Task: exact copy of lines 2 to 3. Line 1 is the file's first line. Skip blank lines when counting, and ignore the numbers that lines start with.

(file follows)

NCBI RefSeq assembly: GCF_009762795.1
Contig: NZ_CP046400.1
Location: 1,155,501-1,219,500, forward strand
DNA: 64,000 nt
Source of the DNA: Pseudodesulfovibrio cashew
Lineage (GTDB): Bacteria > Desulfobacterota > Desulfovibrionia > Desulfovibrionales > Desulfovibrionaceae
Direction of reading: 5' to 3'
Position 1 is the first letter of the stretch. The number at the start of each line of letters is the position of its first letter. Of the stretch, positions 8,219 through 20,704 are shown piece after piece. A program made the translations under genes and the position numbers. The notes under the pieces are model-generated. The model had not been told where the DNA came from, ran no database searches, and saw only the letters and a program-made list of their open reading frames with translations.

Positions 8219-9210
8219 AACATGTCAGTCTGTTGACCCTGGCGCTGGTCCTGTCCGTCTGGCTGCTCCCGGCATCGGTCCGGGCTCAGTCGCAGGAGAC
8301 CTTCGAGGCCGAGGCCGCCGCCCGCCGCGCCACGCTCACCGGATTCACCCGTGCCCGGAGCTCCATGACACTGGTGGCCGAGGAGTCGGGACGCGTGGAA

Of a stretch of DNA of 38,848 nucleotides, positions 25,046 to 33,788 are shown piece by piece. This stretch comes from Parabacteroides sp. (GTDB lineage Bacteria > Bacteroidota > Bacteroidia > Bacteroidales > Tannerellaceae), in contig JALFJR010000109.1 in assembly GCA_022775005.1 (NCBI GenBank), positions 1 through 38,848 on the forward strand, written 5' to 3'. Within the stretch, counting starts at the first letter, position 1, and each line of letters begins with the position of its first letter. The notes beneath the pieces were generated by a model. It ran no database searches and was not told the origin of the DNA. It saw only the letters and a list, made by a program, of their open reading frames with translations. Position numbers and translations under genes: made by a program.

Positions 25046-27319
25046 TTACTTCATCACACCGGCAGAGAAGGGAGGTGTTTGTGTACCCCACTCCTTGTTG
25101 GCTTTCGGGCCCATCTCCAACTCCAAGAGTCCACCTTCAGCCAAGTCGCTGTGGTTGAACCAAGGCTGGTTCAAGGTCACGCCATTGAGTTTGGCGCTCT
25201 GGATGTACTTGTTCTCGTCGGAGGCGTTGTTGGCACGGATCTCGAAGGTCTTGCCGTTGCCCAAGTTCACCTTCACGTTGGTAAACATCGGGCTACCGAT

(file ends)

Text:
Contig: NZ_CP046400.1
Location: 1,155,501-1,219,500, forward strand